Metamaterials have spawned numerous practical applications, including “cloaking” devices that reduce electrical interference by bending radio waves around receivers, tunable satellite antennas that can access the Internet from anywhere, and vehicle collision avoidance systems. But the Smith team’s metamaterials could not be used to create lenses that negatively refract broadband visible light. They operate at a single wavelength tied to the dimensions of the material, rather than over a spectrum of colors. And their size could not be reduced enough to resonate within the visible 400- to 700-nanometer wavelength range. A new approach was needed.
“After many years of people staring at this problem of negative refraction, we’re finally getting people mastering the very, very difficult technology of making materials which have this property,” Pendry said.
In work that Pendry calls “a technological tour de force,” researchers at the National Institute of Standards and Technology in Gaithersburg, Md., have exploited the optical properties of objects called plasmonic waveguides to create a negatively refracting flat lens like the one Veselago envisioned 45 years ago. “Our goal was to achieve it in the most classical form, as close as possible to the original presentation back in the ’60s,” said Henri Lezec, principal investigator of the project.
For a range of ultraviolet wavelengths, the lens — made of a stack of silver and titanium dioxide layers — has a refractive index of -1, roughly equal and opposite to that of air. When light in this wavelength range bounces off an object and strikes the lens at any angle, interplay between oscillations of electrons in the two types of layers causes the light to bend back to the mirror-image angle as it moves through the stack, converging to form an image of the object on the far side. Because the lens is flat rather than curved like a conventional lens, there are “infinite axes and a continuum of focal planes,” Lezec explained. That means the device can create an image of everything in its vicinity simultaneously. So far, as detailed in the journal Nature in May, the team has created images of test objects such as rings and crosses, but “it could be a cell incorporating some flourophores,” Lezec said.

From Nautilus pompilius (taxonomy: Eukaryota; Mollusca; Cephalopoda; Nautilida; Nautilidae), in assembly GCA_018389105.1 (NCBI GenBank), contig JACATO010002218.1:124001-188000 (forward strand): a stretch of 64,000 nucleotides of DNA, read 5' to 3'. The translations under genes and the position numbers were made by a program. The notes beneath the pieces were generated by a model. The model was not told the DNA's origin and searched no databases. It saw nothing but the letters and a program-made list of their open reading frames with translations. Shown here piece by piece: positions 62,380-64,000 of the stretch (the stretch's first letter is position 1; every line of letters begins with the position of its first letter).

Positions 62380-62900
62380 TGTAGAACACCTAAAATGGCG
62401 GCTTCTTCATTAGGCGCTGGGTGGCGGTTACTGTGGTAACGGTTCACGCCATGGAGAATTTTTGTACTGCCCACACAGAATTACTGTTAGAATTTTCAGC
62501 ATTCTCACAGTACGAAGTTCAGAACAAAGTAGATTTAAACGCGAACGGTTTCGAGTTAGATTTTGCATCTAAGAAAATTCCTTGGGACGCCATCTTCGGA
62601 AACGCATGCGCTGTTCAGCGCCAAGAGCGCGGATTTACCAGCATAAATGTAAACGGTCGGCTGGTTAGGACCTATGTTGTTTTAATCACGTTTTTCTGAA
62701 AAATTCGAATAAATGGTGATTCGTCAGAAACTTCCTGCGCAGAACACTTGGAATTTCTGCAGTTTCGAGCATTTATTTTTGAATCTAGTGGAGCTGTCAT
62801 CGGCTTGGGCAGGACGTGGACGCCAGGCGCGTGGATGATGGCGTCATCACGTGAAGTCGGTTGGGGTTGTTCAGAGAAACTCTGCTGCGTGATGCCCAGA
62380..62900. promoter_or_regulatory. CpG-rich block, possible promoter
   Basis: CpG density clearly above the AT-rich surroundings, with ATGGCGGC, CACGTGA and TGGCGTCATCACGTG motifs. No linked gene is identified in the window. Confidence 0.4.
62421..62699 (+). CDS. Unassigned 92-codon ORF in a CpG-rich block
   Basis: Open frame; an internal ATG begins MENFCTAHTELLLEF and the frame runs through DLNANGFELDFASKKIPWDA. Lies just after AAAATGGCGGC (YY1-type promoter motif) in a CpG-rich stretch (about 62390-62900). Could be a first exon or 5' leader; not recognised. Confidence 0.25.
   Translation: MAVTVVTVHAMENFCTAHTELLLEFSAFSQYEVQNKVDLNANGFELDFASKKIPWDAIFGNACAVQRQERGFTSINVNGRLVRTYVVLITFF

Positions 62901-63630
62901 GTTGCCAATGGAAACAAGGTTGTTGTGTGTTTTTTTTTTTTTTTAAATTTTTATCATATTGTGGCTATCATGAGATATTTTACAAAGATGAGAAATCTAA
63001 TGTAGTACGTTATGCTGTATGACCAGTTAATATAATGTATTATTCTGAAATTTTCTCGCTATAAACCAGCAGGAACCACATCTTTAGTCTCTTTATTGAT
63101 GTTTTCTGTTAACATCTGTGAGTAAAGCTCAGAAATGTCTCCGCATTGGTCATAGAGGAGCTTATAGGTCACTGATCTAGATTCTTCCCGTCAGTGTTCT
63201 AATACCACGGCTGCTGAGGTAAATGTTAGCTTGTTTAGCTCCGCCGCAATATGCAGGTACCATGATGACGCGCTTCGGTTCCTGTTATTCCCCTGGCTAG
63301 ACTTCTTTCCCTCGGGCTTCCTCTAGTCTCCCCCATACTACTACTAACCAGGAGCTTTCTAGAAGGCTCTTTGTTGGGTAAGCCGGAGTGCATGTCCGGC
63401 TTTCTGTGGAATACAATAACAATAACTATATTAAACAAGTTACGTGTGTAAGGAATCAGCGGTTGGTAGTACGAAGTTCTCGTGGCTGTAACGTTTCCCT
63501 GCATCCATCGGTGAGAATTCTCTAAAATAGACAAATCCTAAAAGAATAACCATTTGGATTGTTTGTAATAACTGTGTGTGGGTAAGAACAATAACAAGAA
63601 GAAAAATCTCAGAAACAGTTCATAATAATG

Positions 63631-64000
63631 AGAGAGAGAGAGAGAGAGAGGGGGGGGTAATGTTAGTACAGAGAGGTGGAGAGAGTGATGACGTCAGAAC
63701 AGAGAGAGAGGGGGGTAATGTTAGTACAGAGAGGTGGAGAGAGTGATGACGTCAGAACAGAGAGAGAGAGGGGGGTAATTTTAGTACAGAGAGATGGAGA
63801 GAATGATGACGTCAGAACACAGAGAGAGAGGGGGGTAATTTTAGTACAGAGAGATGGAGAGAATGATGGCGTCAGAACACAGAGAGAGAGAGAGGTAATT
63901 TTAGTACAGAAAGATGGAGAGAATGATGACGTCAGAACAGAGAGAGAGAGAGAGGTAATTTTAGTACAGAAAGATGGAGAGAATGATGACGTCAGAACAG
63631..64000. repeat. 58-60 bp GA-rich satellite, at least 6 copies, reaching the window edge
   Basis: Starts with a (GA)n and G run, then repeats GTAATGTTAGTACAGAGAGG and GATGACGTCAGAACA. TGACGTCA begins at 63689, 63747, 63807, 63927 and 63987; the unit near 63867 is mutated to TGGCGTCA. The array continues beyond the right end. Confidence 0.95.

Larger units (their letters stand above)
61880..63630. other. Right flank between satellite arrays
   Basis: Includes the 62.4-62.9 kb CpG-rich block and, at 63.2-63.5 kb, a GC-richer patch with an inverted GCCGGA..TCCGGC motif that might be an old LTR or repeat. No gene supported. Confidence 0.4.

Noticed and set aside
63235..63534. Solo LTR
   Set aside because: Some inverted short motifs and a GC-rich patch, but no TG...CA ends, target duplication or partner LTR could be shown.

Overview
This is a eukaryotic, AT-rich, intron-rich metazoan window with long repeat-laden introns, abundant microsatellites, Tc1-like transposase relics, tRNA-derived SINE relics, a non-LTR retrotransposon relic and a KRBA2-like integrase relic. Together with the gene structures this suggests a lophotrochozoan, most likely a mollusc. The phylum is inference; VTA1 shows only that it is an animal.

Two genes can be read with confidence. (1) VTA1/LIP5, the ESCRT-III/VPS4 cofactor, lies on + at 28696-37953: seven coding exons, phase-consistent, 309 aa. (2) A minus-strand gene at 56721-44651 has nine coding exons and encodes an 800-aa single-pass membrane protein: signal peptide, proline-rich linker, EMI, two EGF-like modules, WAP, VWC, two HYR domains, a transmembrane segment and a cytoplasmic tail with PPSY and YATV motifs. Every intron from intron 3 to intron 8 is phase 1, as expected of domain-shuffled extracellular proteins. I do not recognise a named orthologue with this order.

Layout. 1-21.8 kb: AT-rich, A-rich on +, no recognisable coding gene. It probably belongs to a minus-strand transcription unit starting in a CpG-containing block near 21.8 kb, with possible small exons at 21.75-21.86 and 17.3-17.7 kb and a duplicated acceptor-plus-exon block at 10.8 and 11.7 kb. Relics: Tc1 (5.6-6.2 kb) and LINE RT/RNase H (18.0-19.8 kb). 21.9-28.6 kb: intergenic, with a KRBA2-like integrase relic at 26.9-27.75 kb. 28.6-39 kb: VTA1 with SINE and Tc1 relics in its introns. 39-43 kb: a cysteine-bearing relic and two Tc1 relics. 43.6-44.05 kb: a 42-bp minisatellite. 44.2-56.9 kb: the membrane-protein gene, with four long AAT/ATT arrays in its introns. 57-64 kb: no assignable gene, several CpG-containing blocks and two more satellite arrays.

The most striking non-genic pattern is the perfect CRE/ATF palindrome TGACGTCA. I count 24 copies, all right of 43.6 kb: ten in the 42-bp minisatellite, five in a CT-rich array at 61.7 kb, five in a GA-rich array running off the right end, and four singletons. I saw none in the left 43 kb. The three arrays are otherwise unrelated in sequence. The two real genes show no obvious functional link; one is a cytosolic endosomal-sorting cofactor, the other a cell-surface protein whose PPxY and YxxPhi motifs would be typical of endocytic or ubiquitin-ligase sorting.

The device “allows unprecedented control of light,” he said, with immediate applications in 3-D photolithography (micro- or nano-scale printing with light), optical switching (turning light circuits on and off) and imaging. The researchers are also exploring strange physical effects that Veselago argued would be possible with a negatively refracting flat lens, including negative radiation pressure — pulling objects by shining light on them.
“Lezec actually sees this thing fly in space the wrong way; it flies towards light when you illuminate it,” Smith said. The scientists, who do not believe the object actually violates a fundamental principle of physics known as the conservation of momentum, are working on a new theory to make sense of this behavior.
Lezec’s flat lens currently dissipates too much energy to sufficiently amplify near field light and achieve super-resolution, but an almost loss-free approach to negative refraction proposed by Pendry in 2008 has also been demonstrated at optical frequencies for the first time. Harutyunyan, Ryan Beams of the University of Rochester and Lukas Novotny of ETH Zürich used a pair of high-powered laser beams to create a hologram on a flake of multilayer graphene, an extremely thin carbon crystal. Graphene is a highly “nonlinear” material, meaning it enhances the strange effects exhibited by very intense light. When a beam of light strikes the hologram, the nonlinearity causes a time-reversed replica of the beam to form on the far side of the graphene flake. This is effectively equivalent to the original beam negatively refracting as it crosses the graphene.
The results were reported in the July issue of Nature Physics. “There’s a lot of firsts in this,” Smith said. “It’s a beautiful experiment.”
The researchers say that, further optimized, the device could be used for super-resolution imaging of visible light, with some caveats. Smith thinks the laser beams used to generate the hologram could disturb a biological sample. Another challenge will be magnifying the sub-wavelength image so that ordinary cameras can pick up its fine details. This could be done, for example, by combining the graphene structure with a hyperlens, a newly developed negatively refracting lens that is curved.
Pendry, who recently began collaborating with experimentalists to build a perfect lens, believes the coveted object will be realized in the next five to 10 years. Several other scientists concur. Even negatively refracting, but not quite “perfect,” lenses will yield many practical applications, Pendry said. He compares negatively refracting devices to the laser. When its invention was first reported in 1960 “it was couched as a solution in search of a problem,” he said. “That is not the way you’d describe the laser today.”
This article was reprinted on Wired.com.